“As Venus had become immunocompromised, it was safer to keep her indoors and away from mixing with others due to the high risk of infection. We contacted the school and all of her afterschool clubs and activities what was happening and that she wouldn’t be coming back to her clubs for a while.
“She started to get nightmares from the chemo. The nightmares were very unsettling and made her not want to go to sleep. Because Venus wasn’t sleeping it usually meant that we all didn’t sleep.
“Venus had really beautiful hair. She had a really thick afro and we let her know that the medicine that she was having, over a period of time would start to make her hair start to get very thin and then more than likely it may fall out. After six/seven weeks nothing had happened. Her hair was as strong as before she had the treatment so we thought maybe her hair will remain. Michelle used to brush Venus’ hair every morning and one morning she could see the hair was starting to thin and come out. Every day more hair would come out and Venus would wake up and there would be lots of hair on her pillow. This was a very difficult thing for her as she absolutely loved her hair.”
As well as experiencing different side effects, going through treatment also meant Venus had to be away from school and her friends for a long time.
“Venus missed a lot of time from school as she was immunocompromised and incredibly weak. She was unable to do anything. She would spend most of the time in bed and we would be reading to her. We would organise face-time calls with some of her friends but she found it incredibly difficult to look at the screen as it would hurt her eyes. Venus would be laying down with one of her friends talking over the phone and not getting much response, but it was reassuring to her.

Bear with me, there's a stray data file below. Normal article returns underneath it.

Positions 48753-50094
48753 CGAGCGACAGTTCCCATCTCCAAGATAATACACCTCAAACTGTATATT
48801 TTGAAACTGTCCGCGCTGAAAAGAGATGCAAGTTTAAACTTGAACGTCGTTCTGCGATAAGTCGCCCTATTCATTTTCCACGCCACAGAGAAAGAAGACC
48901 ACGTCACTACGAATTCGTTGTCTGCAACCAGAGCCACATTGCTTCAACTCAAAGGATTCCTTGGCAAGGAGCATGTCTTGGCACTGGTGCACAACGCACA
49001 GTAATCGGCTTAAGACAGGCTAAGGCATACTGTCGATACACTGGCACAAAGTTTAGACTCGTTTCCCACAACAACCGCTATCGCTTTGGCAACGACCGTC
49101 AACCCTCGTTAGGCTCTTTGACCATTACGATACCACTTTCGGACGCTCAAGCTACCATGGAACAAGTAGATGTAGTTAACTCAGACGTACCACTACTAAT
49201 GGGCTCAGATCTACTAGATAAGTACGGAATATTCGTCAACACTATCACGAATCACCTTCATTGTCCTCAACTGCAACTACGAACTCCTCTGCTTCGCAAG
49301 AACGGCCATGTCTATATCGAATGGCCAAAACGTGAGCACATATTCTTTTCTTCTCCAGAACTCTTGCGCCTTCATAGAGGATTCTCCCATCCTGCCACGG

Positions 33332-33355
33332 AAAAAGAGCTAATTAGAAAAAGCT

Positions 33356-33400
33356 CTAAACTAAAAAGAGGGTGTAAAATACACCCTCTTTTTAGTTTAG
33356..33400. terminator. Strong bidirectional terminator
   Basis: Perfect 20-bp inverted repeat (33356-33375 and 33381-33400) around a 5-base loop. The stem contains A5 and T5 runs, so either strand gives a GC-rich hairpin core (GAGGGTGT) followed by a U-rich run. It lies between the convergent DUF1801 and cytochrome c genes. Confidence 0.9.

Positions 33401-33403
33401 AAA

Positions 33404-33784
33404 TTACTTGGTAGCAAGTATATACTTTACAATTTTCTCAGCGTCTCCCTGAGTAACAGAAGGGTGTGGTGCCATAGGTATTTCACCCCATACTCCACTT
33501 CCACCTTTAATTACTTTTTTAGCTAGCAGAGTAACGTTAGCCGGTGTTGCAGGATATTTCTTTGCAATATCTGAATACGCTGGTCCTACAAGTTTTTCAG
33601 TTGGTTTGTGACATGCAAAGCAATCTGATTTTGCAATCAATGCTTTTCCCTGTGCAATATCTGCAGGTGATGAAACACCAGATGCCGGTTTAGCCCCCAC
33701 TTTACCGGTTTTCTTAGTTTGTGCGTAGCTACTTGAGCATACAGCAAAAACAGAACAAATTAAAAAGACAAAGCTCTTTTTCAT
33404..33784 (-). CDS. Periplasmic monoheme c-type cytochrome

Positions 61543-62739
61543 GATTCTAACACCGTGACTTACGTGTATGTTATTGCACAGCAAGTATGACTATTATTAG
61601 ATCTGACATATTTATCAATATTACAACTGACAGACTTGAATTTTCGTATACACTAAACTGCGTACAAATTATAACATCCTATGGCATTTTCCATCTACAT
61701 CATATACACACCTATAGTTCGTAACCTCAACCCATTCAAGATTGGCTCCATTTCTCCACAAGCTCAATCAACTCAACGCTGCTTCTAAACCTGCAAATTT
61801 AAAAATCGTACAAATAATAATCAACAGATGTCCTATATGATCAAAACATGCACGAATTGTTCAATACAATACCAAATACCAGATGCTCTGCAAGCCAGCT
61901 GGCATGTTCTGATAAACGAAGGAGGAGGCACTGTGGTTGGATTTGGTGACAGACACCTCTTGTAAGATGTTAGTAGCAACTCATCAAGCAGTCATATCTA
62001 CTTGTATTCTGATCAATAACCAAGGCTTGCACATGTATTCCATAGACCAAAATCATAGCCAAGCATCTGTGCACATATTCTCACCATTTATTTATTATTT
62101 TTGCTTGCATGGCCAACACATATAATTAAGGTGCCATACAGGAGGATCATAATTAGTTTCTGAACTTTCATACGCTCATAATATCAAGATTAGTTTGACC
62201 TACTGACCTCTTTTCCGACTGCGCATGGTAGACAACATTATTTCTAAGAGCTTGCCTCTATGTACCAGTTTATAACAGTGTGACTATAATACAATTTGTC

“Then after a few months we said do you want to tell your class friends why you’re not in school, we had already told the teacher and Venus said she would like to tell them. We suggested maybe writing a letter that the teacher could read it out. Venus wrote the letter and is really beautiful. It’s actually quite difficult to read as it is all her own words and thoughts.”
Throughout Venus’ treatment she and her family were supported by Abby, a Young Lives vs Cancer Social Worker.
“Abby would touch base with us regularly and it was really good to be able to talk to her. She would meet us at The Marsden and we would be in constant contact via email and phone calls so it was good to have someone there at the end of the phone if you wanted to talk or drop something down in an email to her.
“At the time when we were introduced to Abby, she managed to give us direction and without that, we would have been confused as to where to turn and what was available to us. Abby helped us to arrange things that we didn’t know were available to us. Things that we then didn’t have to worry about organising which meant we could focus more on Venus and on ourselves, like the letter to our employees, it was another thing we didn’t have to worry about, putting pen to paper and thinking how we’re going to word this so we could put our full focus on Venus.”
Posted on Wednesday 25 October 2023